UN climate negotiators have been talking about “loss and damage,” a concept that would make you liable when bad weather strikes developing nations, since the Bali action plan in 2007.
This amounts to developed nations accepting liability for extreme weather they did not cause. Naturally developing nations, the hard climate Left, UN bureaucrats, and businesses seeking to cash in, have been salivating over this. Europe and the U.S. have been rightly blocking “loss and damage” at every year’s UN climate conference — until now.
A coalition of 130 nations, egged on by China, introduced a draft plan for loss and damage at COP 27 in Egypt. This year it passed, despite U.S. climate envoy John Kerry’s recent statement that, “it’s a well-known fact that the United States and many other countries will not establish . . . some sort of legal structure that is tied to compensation or liability. That’s just not happening.”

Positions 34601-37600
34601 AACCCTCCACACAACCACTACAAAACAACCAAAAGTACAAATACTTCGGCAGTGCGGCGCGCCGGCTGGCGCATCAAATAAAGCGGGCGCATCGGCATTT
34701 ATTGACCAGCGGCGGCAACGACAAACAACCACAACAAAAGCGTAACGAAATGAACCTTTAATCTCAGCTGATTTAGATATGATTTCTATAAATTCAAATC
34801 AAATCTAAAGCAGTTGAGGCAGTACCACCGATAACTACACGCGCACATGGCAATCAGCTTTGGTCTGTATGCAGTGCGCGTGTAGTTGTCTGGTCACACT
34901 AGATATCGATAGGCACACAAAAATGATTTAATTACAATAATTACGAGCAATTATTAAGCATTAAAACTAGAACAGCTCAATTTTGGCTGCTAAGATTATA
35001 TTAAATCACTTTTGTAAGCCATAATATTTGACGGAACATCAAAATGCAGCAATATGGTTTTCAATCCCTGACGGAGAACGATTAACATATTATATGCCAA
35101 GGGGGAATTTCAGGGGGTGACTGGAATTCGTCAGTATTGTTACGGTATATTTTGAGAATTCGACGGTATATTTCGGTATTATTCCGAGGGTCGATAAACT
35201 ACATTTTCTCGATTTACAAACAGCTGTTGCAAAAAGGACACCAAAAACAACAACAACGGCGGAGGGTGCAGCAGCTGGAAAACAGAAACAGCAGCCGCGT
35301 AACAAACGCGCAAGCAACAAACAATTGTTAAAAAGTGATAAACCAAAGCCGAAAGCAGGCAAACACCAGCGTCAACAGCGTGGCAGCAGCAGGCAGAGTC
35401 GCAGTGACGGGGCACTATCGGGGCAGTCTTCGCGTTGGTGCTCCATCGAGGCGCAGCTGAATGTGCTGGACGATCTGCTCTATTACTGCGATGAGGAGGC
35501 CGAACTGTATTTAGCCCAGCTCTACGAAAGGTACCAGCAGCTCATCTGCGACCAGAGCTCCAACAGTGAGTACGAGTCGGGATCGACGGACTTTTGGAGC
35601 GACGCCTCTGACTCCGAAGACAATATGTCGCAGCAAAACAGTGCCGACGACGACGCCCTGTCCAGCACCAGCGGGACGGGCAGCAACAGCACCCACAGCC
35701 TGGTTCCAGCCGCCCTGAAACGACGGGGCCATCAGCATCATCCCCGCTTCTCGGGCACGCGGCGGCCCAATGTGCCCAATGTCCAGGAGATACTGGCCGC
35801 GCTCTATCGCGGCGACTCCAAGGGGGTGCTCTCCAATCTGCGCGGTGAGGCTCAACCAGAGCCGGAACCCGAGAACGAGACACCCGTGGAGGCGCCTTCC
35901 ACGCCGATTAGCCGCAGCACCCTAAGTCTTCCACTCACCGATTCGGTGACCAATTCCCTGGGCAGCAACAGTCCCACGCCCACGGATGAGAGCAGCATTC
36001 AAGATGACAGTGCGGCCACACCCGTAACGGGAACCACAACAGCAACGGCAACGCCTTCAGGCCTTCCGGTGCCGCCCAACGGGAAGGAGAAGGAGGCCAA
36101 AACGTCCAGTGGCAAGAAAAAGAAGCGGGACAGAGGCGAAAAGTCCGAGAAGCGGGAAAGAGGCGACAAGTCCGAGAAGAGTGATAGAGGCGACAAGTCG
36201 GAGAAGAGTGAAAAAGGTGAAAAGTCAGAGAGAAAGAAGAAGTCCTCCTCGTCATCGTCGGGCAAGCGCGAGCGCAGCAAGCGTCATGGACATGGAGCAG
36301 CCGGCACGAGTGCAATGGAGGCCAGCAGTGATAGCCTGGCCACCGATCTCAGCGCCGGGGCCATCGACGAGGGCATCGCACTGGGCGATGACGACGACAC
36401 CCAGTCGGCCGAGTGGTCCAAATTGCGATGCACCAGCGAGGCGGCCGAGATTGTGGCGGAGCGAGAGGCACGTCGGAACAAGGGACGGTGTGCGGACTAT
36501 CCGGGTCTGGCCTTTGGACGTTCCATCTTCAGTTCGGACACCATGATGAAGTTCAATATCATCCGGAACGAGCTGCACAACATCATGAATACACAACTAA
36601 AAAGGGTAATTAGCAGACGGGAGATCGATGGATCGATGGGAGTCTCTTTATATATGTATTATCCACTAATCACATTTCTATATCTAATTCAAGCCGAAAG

The language adopted by the COP sets up a framework for a future plan while leaving the details of who will pay for what deliberately nebulous. Don’t take too much comfort from this watered down language. This is how UN climate diplomacy operates. First they place something into the text, assign committees to study and report back in the future, then decide who will pay. Witness the infamous “Green Climate Fund” for which hundreds of billions of dollars are theoretically owed that developed nations continually (hopefully perpetually) avoid paying. Every so often, however, payments are made. President Obama twice sent $500 million in payments that Congress had appropriated for other purposes to the “GCF” just before President Trump took office.
As CFACT has reported, the inclusion of “loss and damage” in the COP 27 outcome represents the thin end of the wedge. We can expect a chorus of demands for climate reparations from here on out.
That chorus must be vigorously resisted.